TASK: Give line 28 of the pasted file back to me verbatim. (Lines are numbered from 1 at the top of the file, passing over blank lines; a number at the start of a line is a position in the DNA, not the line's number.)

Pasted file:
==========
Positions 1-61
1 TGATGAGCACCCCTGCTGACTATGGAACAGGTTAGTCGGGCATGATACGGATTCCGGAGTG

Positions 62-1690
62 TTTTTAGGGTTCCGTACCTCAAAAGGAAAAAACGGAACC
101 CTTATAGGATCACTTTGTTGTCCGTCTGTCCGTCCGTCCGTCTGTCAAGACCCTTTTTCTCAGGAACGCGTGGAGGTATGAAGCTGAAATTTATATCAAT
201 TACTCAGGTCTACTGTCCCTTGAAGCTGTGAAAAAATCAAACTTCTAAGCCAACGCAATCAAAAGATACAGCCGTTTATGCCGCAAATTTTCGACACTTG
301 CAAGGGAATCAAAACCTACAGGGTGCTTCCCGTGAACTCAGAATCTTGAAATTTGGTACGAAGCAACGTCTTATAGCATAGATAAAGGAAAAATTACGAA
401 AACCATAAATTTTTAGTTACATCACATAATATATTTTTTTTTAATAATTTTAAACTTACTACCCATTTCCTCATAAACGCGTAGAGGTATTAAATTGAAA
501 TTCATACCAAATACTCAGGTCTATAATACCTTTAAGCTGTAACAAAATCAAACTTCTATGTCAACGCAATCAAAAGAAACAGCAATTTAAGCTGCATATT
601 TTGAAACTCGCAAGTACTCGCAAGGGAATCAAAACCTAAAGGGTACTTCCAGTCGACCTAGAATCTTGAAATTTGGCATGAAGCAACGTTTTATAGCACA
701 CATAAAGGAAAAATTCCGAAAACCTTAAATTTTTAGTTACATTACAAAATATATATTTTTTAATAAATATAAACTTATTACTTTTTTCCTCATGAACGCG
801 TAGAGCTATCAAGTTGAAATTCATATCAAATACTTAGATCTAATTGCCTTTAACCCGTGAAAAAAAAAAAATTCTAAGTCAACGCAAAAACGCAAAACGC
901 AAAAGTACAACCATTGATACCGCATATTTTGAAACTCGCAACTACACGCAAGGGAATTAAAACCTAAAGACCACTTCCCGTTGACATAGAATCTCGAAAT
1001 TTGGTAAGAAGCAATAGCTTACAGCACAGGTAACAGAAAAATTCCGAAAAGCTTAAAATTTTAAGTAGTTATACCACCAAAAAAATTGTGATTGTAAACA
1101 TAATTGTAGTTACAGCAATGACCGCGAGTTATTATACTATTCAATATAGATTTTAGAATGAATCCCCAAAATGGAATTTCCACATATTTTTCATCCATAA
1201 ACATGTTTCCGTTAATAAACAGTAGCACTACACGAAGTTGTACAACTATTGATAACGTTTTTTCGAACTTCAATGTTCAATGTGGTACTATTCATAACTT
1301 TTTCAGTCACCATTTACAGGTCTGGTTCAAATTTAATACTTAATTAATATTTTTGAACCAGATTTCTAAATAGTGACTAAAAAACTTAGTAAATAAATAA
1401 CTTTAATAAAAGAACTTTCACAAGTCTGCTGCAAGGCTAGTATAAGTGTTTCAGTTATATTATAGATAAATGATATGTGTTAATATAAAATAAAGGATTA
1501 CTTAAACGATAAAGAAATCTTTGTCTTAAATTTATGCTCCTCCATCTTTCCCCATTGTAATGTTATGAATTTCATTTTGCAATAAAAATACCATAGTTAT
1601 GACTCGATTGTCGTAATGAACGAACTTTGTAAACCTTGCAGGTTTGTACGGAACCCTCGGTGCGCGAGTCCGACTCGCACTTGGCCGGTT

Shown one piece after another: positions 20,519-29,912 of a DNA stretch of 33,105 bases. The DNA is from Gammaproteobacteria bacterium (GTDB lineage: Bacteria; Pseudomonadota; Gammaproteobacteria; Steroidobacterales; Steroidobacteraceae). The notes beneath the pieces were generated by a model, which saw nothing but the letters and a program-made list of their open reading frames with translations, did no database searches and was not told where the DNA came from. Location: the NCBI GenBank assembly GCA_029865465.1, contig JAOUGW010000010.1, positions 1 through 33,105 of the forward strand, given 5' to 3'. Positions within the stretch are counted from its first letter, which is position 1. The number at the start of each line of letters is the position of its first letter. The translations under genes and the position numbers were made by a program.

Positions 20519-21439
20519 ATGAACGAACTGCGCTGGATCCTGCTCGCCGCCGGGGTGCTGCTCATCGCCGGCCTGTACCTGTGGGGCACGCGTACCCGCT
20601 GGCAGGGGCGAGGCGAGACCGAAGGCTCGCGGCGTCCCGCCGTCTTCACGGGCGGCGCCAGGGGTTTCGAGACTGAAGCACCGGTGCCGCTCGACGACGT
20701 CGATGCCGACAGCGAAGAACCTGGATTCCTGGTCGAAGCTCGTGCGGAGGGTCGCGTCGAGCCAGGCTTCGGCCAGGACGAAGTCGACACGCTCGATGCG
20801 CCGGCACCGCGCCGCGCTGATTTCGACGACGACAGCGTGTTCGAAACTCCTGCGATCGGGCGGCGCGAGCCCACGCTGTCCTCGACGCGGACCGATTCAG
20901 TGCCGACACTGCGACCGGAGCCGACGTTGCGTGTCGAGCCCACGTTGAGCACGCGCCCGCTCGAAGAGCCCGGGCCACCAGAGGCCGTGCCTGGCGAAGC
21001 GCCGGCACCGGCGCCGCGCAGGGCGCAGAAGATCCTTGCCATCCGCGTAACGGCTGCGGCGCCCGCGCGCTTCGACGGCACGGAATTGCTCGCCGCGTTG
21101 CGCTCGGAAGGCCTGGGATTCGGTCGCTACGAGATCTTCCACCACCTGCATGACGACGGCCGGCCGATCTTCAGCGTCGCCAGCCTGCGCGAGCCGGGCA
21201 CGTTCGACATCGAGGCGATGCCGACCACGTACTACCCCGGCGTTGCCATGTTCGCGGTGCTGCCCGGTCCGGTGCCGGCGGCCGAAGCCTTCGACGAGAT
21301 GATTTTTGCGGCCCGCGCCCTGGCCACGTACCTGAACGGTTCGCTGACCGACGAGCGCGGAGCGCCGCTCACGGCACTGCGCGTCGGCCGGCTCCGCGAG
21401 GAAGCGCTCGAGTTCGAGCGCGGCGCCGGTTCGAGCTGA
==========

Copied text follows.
21001 GCCGGCACCGGCGCCGCGCAGGGCGCAGAAGATCCTTGCCATCCGCGTAACGGCTGCGGCGCCCGCGCGCTTCGACGGCACGGAATTGCTCGCCGCGTTG